Chuck Hester: The analogy here, and he points out, and rightfully so, and it should be mentioned too that the company that he works for, and this an awesome content marketing piece because he worked for a company called Ramp Agency Services which helps in inbound marketing and they have a white paper based on what he’s talked about here, but one of the things he mentions, he says that the guys are selling the apps. Well of course they are because they’re sales people. They say, “hey, this is going to revolutionize your marketing departments and make it so much easier for you to do, when in fact I’ve used HubSpot, I’ve used Marketo, I’m familiar with those platforms, and they aren’t plug and play, they aren’t, as you say “set it and forget it.” It’s really a case of once you implement something like this, you have to have the time investment, resources, people to be able to do this, and it kind of dovetails with my next issue, where you can not say “okay, intern, guest what? You’re now in charge of HubSpot.” I mean that really isn’t going to be the case unless you send him to a HubSpot boot camp, which I would strongly suggest. They do a really good job on that. But that’s a time investment situation as well. So it’s not, like we say, a plug and play, if you will, it really is a situation where once you implement this, this is very similar to content marketing, where you say, “you know what, I’m going to put together a blog.” And now, oh, by the way, every week, once a week, twice a week, three times a week, whatever the frequency is, you’ve got to post something. Somebody’s got to write those posts, somebody’s got to promote those posts, and somebody’s got to get that information out. So it’s the fluff and flurry and the flash that everybody talks about when they talk about marketing automation. It is a lot of work. It really honestly is.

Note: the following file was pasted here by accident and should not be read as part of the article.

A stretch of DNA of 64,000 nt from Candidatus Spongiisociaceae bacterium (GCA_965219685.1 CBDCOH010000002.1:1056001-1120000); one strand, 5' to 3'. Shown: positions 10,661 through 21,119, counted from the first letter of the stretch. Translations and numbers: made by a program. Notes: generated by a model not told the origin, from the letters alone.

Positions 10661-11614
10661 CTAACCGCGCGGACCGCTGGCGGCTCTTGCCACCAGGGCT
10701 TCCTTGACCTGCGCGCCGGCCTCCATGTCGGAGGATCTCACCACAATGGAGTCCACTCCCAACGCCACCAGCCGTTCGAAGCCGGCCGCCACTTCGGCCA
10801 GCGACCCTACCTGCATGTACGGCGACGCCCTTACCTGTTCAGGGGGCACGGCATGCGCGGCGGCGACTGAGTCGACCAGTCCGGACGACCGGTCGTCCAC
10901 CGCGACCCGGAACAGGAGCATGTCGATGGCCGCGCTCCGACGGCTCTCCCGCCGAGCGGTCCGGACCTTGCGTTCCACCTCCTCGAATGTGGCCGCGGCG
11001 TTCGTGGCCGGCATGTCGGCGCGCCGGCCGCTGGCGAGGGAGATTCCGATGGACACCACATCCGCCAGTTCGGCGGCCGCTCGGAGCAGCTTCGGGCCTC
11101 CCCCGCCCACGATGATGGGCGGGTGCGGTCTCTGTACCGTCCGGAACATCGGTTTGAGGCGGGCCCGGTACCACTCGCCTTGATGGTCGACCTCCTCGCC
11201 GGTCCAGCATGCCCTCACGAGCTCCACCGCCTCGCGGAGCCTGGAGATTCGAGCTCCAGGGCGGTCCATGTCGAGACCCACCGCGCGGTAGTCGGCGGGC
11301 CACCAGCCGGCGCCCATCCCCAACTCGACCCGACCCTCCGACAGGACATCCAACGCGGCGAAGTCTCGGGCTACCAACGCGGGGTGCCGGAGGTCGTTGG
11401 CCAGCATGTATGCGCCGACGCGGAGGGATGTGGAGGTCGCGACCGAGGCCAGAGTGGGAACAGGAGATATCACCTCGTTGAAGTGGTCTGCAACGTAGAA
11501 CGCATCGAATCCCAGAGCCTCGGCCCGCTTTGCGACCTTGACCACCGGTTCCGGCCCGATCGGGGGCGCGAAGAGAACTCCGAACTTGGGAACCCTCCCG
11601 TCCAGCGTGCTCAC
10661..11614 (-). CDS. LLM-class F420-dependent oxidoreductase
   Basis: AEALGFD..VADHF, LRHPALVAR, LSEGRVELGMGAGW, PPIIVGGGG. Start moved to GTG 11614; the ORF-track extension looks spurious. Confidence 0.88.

Chip Griffin: Yeah, and it is part of the content marketing spectrum, if you will, and I think that as we are thinking about communications today, whether it’s PR or marketing, or a hybrid of the two, so much is about creating content. The demand for content today is greater than certainly at any point in my career.

Chuck Hester: Right. Mine to.

Chip Griffin: And it’s a mix of things, right? Because you need to have some more long form content that perhaps you can use as gated content for downloads, you need to have the blog length content, but you also need to do copyrighting. A lot of this marketing automation is more copy written material, and that takes a different tone than a blog post, or at least it should. So all of these different things are requiring more time, more skills, and frankly more ideas. Right? I mean you constantly have that original thought to put forward so that your email doesn’t look like everybody else’s.